National insurance holiday for small firms will not drive economic recovery

The newly launched national insurance contributions (NICs) holiday for small firms will not lead to widespread private sector job creation without further support from the Government, experts have warned.

Under the scheme, which was launched this week, businesses setting up outside of London, the South-East and the East of England are eligible for a holiday of up to £5,000 for the first 10 employees they take on in the first year of business.

After the NIC holiday scheme was announced in June’s emergency Budget, Treasury minister David Gauke said it will provide “a valuable boost to start up businesses and help foster the private sector led recovery that will drive growth in the UK over the coming years”.

But the Forum of Private Business (FPB) said that, while it was a welcome step, further tax breaks will be needed if small businesses are to be the catalyst for sustained economic recovery.

“For years small business taxation has steadily increased, so this reduction in national insurance for some firms has to be welcomed,” said FPB chief executive Phil Orford. “However, if the Government is serious about creating conditions for real economic recovery based on strong small business growth, it needs to introduce even bolder tax policies.”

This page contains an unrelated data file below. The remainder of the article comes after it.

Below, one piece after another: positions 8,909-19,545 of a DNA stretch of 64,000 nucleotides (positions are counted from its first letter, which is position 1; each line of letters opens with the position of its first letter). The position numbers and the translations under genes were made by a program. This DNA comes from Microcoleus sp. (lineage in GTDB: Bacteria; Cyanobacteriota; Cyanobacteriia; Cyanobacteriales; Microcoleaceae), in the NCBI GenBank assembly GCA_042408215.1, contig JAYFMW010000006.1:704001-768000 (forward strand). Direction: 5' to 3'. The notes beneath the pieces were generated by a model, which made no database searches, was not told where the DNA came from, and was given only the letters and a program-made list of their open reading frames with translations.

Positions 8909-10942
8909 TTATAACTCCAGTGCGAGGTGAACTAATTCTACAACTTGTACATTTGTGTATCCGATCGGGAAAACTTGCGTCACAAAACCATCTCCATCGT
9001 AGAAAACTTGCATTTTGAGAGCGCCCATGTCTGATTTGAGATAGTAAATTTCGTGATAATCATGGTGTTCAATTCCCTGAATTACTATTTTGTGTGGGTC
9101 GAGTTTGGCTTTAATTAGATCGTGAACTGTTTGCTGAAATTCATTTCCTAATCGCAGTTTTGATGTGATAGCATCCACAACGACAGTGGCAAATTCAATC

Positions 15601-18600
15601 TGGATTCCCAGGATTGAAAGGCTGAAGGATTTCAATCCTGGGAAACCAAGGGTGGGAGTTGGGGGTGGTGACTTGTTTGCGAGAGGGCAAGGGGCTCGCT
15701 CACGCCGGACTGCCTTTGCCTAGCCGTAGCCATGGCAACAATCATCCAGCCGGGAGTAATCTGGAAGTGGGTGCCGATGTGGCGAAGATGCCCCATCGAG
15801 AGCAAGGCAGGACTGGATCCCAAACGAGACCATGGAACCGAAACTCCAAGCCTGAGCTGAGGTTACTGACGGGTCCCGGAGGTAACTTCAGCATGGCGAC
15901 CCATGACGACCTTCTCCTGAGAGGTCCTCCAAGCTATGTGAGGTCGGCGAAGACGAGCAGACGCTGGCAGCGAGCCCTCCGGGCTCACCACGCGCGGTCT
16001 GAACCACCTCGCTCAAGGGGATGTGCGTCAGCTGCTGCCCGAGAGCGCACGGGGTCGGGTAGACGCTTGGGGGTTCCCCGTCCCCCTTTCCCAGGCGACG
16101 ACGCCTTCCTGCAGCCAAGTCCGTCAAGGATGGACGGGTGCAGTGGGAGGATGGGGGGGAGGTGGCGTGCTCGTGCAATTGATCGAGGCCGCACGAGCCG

“Given the significant threats to cash flow and business growth from issues such as a lack of bank finance and increasing late payments, recruitment is likely to be slow during the first 12 months for many new firms,” he added. “The scheme should be available for a longer period than just the first year they are in business.”

The comments were echoed by Phil Handley, operations director at recruitment firm IntaPeople. “We’re not convinced that it goes far enough,” he said. “Given the uncertain economic climate and a prevailing fear that there may yet be more rises to come, a one-year national insurance holiday is perhaps not as attractive as it first seems.

“More needs to be done to nurture business growth in the long term if the private sector is really expected to pick up the fallout from the public sector.”

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